“The people have spoken, the bastards.” Dick Tuck, 1966

Many times over this last weekend, I considered leaving Facebook forever – until I realised I needed to use it for my work – thanks Zuckerberg, you’ve really stitched us all up, big time. Two or three times over the weekend, I drafted angry status updates on Facebook, with an ominous lack of emojis to show just how very, very um … ticked off I was (come on guys, this isn’t Vice).

My Sunday morning looked like: spend 10 minutes crafting perfect reply to annoying friend of a friend on Facebook; spend 20 minutes copying and pasting bits of this reply into a lengthy status update of my own; delete before posting. Repeat.

So why this split-digit personality? What could possibly be causing this mild-mannered millennial, one who usually refuses to share her voting preferences online – mostly as a protest against group think, but that’s for another time – to break the silence and go on a multi-exclamation-full-caps-no emoji rant?!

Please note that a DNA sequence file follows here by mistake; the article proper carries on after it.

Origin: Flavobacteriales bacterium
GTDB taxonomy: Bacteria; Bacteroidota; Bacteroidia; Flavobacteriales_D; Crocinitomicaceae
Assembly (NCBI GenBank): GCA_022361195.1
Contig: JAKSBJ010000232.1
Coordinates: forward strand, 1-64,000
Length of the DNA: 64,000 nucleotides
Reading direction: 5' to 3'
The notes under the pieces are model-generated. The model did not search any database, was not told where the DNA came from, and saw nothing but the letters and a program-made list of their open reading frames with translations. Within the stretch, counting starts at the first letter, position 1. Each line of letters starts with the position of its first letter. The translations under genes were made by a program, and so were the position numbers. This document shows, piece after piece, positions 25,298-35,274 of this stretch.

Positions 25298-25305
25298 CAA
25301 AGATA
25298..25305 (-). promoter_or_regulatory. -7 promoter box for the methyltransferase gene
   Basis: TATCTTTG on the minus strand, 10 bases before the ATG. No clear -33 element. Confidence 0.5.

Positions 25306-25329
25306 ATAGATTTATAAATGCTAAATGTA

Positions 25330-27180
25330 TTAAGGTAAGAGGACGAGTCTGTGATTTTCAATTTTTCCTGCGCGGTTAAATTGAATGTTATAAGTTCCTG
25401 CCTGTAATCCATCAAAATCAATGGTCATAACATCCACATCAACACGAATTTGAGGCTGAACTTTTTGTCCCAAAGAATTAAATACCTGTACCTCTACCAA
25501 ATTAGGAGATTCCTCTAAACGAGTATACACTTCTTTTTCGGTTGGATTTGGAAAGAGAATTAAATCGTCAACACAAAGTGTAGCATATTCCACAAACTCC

Well, that’s simple: I’m embarrassed by my generation.

Now, I totally get the fear, the hurt and the bewilderment. We’re all frightened. We’re all surprised, all worried, all shocked by the events of this weekend. I’m not objecting to the feelings. I’m objecting to the way they’re manifesting online.

First, I object to the proposal of a second referendum. This seems to be based on one of two ideas, as far as I can tell:

  • “How is this democracy?” No one ever in history has said that democracy should be the preserve of those who “know best”, rather than of the ordinary people. Oh, wait… Our concept of democracy originally comes via the Greek word dēmokratia, meaning “the people hold the power”; nowadays, this principle is reliant on values of equality and universal suffrage, which most people tend to regard as generally good things. We disregard these principles at our peril.
  • “People were not sufficiently well-informed/are not capable of making this decision.” Unfortunately prejudice, that old chestnut, is no respecter of persons. In order to prove that Leave voters were too ill-informed/illiterate to cast a credible vote and that the results should therefore be disregarded, we would need to demonstrate that Remainers by contrast, are exemplars of critical thinking, impervious to the bias of group think and the social media echo chamber, and all round, just better people, natch. As conclusive ways to prove this only currently exist in the imaginations of science fiction novelists, we may need to put a sock in this argument before our logic becomes even more embarrassing.